NextGen Spaces - student centered - neurodiverse

can the right furniture help students with physical, emotional challenges

Written by Patricia Cadigan, M.Ed., ALEP

Addressing the diverse needs of every student within a classroom setting poses a challenge. A team of specialists within the Office of Fresno County Superintendent of Schools has recently initiated an investigation into how particular furniture could contribute to supporting students within the learning environment.

Laura Karle, Physical Therapist, for the Office of Fresno County Superintendent of Schools, wanted to answer this question: What types of flexible seating work best in a learning setting to support some of their most challenged students?

Laura and her team serve students with moderate to severe disabilities, including those with orthopedic needs requiring physical support, as well as sensory-seeking students with high motor levels. Among these students, certain individuals encounter difficulties in maintaining a seated and focused demeanor, resulting in behaviors driven by personal interests, instances of aggression towards peers or staff, and assorted challenges. These students are served in center-based programs and special day classes on district sites. Regardless of a student’s challenge, the team is focused on providing each of the students with a free and appropriate education (FAPE) in the least restrictive environment.

When Laura connected with Artcobell, we were excited at the opportunity to explore alongside her. After a virtual meeting and some brainstorming, we provided Laura with several different flexible seating options. Then she and her team went to work on an informal pilot test.

The team learned throughout the pilot that there were a variety of ways they could use the alternative, flexible seating.

  • At a specific learning station with the intended purpose for students to self-select the seating for their needs.
  • Use the seating as an incentive to encourage and coach a student to sit and participate in a learning activity.
  • Assign the seating to a specific student to regulate their sensory needs.
  • Use the seating in different classrooms like autism classrooms and sensory rooms.
  • By employing the furniture items across diverse spaces and applications, they achieved considerable success and discovered that a more focused approach yielded optimal results.

A targeted plan for FLEXIBLE seating options

Making the correlation between the activities' purpose, seating choices, and student needs, staff started to delineate the suitable utilization of the diverse seating options.

They concluded that when concentrating on sensory activities geared towards eliciting either a calming or arousal response, students could receive tailored support by assisting them in selecting appropriate seating options. For instance, the use of horizontal linear elements frequently induced a calming effect. The gentle rocking motion provided a soothing influence, aiding students who were either overstimulated or needed assistance in self-regulation. In such cases, the Alphabet or Discover rocking chairs proved to be the preferred seating choice.

One of the most striking examples of the benefit of the rocking chair occurred at a center with a student who refused to sit in any chair. Academic work was nearly impossible because the student’s sensory-seeking behavior interfered with her ability to maintain focus on the presented material. The classroom teachers have been amazed at her ability to remain seated and complete work when in the Discover rocking chair.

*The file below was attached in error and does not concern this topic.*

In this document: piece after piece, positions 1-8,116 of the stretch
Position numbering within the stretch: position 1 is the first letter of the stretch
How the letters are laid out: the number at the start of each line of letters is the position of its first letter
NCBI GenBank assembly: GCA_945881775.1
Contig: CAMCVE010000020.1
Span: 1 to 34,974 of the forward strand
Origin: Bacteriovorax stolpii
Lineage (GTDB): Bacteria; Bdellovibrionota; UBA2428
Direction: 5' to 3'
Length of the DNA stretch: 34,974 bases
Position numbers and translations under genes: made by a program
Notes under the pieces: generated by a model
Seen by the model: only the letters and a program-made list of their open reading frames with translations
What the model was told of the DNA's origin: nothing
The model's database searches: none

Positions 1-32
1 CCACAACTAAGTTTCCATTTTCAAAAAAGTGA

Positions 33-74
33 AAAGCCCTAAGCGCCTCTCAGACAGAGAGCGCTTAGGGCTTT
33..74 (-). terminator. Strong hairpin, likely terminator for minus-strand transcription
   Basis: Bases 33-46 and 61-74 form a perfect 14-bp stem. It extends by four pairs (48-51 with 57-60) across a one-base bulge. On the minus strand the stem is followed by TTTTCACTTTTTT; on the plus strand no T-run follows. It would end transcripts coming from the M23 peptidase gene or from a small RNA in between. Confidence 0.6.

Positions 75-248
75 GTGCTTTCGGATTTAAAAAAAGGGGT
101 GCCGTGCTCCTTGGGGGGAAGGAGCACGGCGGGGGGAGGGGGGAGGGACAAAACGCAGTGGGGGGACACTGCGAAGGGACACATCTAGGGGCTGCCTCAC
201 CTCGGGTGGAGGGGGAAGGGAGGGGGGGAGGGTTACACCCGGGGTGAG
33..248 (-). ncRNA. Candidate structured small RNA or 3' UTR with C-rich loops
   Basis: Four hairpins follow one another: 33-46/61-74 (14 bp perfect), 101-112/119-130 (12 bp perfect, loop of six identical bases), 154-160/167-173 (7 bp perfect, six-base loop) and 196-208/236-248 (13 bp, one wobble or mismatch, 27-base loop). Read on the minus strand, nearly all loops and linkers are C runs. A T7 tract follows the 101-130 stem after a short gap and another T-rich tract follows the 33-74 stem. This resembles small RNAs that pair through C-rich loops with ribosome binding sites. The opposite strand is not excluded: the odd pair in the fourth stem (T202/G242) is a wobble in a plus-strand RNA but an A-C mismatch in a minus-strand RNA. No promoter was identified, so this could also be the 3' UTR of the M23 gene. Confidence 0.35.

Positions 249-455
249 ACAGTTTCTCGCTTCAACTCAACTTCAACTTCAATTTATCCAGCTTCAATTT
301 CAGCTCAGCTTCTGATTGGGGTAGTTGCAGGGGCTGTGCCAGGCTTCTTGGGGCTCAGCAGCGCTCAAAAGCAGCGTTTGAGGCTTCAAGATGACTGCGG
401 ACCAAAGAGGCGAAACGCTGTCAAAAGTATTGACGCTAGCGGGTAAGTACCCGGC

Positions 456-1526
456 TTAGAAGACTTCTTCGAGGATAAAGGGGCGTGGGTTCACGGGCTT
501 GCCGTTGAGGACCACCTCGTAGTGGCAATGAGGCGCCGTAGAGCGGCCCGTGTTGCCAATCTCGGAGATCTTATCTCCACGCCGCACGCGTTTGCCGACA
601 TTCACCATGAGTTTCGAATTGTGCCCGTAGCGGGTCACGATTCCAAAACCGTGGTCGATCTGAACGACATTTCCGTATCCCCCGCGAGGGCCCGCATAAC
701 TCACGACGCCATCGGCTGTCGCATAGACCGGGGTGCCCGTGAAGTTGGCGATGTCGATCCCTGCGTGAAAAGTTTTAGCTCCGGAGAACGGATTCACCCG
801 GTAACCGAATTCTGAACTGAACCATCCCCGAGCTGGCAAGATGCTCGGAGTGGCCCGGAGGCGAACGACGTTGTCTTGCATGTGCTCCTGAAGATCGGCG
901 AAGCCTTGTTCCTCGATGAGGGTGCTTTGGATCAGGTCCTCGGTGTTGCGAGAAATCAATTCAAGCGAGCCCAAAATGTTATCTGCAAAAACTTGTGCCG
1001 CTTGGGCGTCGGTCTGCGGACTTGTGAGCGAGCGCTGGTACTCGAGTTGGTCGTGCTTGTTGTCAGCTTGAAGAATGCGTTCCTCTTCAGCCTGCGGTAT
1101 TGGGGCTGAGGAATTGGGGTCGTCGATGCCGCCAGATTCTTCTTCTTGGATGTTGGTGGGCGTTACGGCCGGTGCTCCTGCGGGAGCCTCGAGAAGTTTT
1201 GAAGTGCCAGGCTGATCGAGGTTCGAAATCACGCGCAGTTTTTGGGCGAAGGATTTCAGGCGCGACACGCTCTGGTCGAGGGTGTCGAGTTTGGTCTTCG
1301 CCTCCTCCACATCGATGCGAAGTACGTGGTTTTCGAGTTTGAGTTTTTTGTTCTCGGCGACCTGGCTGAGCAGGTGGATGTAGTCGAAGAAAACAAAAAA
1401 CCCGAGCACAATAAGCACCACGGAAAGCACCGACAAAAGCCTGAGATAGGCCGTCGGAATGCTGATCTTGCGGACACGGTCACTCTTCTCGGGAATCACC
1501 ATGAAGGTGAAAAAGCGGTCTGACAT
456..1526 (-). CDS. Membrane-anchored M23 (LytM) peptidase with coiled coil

Conversely, in situations where a student displayed lethargy or lacked stimulation, seats featuring vertical elements designed to engage the vestibular system proved to be more alerting. These options, such as the MOV stool or rocking soft seating, were often accompanied by vibrant colors.


Logistical challenges for schools trying to meet the needs of NeuroDiverse students

A significant hurdle for Laura's programs lies in the ever-changing requirements of the students and the frequent transitions of classrooms. Convincing schools to invest in or redesign an entire classroom from year to year proves challenging, as students eventually move on, necessitating accommodations for new and diverse needs.

Raising awareness within the school and district administration posed an additional challenge for the team. While the team of specialists working with the students recognized the necessity of academic, clinical, and behavioral goals, addressing the importance of providing furniture to support their sensory requirements was a hurdle. By presenting data showcasing student advancements and attributing them to the combined impact of the instructional program and the supportive learning environment (furniture), the team started to make changes. Laura reports that as a result of the pilot study and the success demonstrated, 29 additional Artcobell seating options have been added to classrooms to the benefit of the students, and that is just the beginning.


FLEXIBLE SEATING Pilots provide experience, feedback, and proof of impact to students

The pilot test of seating helped Laura’s team evaluate a variety of options before making a large purchase. The results of the pilot allowed them to demonstrate impact on a small scale and validated a plan to move forward. What they learned was not a total surprise but solidified their direction and supported the second-hand research they had found.

We thank Laura and her team for allowing Artcobell to be part of this pilot and allowing us to support the learning environment of her students. We look forward to hearing more from her as her program evolves.

Here are links to the Artcobell products featured in the Fresno test

Oct 24, 2023

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